BRADENTON, Fla. — Standard & Poor’s on Wednesday chopped the underlying rating on Orlando, Fla.’s contract tourist development tax bonds to junk, to levels below where other rating agencies recently have cut the credit.

Standard & Poor’s lowered the rating on $190.25 million of senior-lien TDT Series 2008A bonds to BB from A.

On the subordinate series, Standard & Poor’s dropped the ratings to CCC from A on $33.36 million of second-lien 2008B bonds, and to CC from BBB-plus on $87.27 million of third-lien 2008C bonds.

The agency removed the ratings from watch status and placed a developing outlook on the 2008A and B bonds, while assigning a negative outlook to the 2008C bonds. All of the bonds are insured by Assured Guaranty Corp.

“The downgrades reflect our view of the substantial weakening of the revenue stream due to the national recession, our expectation that these bonds will likely rely on their liquidity and debt-service reserves for payment, and our view that significant growth in pledged revenues would be required to continue providing annual debt-service coverage,” S&P said in a report.

The special, limited obligation bonds were sold to finance most of the city’s new $480 million downtown multi-use events center and new home of the National Basketball Association’s Orlando Magic. The facility is on track to open this fall.

Debt service on all the bonds is paid from a trust estate, which receives collections from one-half of one percentage point of tourist taxes levied on short-term accommodations through a contract between Orlando and Orange County.

The city has been in contact with the insurer, Orlando’s chief financial officer, Rebecca Sutton, said in an interview this month.

Sutton pointed out that under the covenants for all the tourist-tax bonds, a draw on debt-service reserves would not be considered a default.

“TDT revenues declined 15.4% in fiscal 2009, the largest one-year drop in the history of the tax, due to reduced tourism activity stemming from the national recession,” Standard & Poor’s report said. “During the first half of fiscal 2010, revenues as reported by the county are 3.74% lower than for the same period in fiscal 2009.”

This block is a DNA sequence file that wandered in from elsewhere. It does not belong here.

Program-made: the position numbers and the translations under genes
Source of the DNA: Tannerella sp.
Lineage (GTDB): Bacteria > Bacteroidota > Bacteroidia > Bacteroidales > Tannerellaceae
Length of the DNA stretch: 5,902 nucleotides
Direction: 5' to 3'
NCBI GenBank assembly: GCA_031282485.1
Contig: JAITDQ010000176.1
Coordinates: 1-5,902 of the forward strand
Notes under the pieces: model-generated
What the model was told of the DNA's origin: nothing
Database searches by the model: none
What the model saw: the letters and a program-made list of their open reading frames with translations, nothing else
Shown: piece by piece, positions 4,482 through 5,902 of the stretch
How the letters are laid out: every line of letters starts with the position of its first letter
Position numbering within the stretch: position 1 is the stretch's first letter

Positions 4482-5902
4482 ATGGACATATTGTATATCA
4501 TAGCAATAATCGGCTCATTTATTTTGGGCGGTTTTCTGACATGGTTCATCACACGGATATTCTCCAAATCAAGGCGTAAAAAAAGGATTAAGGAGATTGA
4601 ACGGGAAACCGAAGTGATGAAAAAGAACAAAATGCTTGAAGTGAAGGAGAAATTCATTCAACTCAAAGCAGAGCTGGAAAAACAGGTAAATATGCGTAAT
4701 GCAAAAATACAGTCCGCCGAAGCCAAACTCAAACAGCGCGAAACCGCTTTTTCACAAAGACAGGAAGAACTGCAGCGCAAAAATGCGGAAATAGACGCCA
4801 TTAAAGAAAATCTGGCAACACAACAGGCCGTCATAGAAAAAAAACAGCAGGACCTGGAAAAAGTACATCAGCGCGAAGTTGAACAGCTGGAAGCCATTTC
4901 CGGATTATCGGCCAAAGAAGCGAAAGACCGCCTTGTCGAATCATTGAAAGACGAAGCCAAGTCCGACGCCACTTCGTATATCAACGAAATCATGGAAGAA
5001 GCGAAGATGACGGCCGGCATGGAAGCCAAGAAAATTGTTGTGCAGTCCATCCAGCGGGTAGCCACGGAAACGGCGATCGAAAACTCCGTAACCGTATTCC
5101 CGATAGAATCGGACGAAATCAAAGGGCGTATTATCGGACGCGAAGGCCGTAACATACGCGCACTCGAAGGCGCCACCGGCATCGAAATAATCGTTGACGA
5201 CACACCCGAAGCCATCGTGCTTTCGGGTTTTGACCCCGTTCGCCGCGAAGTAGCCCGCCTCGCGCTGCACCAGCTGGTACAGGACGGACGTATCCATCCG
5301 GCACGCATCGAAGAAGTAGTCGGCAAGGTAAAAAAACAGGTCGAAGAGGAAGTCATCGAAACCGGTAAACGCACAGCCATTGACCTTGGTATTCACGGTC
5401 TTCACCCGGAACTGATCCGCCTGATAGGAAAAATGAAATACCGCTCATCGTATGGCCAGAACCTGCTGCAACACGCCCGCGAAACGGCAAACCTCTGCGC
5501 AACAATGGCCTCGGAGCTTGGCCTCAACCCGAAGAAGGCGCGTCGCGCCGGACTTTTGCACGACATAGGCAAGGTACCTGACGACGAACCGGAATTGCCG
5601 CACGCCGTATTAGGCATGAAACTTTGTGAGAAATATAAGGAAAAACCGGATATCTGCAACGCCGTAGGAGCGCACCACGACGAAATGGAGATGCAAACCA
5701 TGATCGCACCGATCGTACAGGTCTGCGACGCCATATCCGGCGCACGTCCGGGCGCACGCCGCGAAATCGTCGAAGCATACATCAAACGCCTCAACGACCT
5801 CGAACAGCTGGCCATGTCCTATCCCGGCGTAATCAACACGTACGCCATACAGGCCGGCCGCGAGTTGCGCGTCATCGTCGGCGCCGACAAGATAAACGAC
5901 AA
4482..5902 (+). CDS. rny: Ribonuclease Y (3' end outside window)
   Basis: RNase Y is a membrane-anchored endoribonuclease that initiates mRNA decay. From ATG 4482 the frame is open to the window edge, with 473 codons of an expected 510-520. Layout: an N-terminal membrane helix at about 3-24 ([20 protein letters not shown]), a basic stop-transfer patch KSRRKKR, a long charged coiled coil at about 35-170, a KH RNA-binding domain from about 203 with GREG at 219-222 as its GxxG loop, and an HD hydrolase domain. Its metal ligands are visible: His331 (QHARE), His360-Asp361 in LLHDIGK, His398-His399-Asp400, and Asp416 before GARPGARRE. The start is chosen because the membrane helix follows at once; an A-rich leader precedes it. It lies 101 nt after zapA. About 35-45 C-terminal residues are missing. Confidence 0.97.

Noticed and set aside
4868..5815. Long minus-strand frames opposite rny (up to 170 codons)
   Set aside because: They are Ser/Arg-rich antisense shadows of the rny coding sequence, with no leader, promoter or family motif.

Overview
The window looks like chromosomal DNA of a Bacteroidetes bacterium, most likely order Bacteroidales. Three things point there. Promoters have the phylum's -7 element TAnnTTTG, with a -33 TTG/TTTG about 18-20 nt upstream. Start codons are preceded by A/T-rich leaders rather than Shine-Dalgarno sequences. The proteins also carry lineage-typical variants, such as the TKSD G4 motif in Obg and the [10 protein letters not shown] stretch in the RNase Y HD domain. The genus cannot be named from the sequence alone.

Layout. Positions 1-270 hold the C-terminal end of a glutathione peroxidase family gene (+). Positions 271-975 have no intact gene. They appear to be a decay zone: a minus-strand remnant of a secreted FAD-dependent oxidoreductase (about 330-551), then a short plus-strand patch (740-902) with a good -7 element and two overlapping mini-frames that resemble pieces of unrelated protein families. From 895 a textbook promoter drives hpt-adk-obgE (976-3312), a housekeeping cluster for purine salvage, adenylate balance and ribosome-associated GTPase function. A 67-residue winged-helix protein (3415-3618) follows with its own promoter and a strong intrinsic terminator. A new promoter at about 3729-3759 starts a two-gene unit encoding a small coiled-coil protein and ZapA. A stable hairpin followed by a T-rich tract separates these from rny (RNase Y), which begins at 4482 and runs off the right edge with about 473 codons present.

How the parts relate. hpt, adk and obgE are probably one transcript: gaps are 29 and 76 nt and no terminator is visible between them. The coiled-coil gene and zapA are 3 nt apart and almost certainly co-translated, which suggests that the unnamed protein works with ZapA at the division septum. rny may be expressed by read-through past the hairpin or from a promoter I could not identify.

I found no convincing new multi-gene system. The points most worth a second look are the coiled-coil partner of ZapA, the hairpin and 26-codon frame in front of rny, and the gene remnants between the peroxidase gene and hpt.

Based on current collections, debt-service coverage on May 1, 2010, the next debt-service payment date, will be 1.46 times on Series A bonds, 2.53 times on Series B, and 0.56 times on Series C, said the report. This would require Series C to tap liquidity reserves in order to make debt-service payments. In addition, the payment in May is an interest-only payment and higher debt-service payments are coming due on Nov. 1.

“Although the TDT revenue rate of decline is slowing down, it is not clear to us that these revenues have hit bottom or how quickly they might recover,” the report said.

It also noted that IHS Global Insight Inc. is projecting the Orlando area’s economic recovery to begin in the second half of 2010 as the rest of the nation emerges from the recession, “but it is hard to predict how soon economic recovery will translate into increased TDT revenues.”

Citing similar declines in the tourist tax, Fitch Ratings and Moody’s Investors Service had already downgraded underlying ratings on the A and B bonds. Neither rated the C bonds.

Fitch on March 26 downgraded both the Series A and B bonds below investment grade to BB-plus from BBB-plus, and to B from BBB-minus, respectively.

Moody’s on April 7 maintained an investment-grade rating on the Series A bonds, dropping the rating to Baa2 from A3. However, Moody’s downgraded the Series 2008B bonds to the below-investment-grade Ba1 from Baa1.

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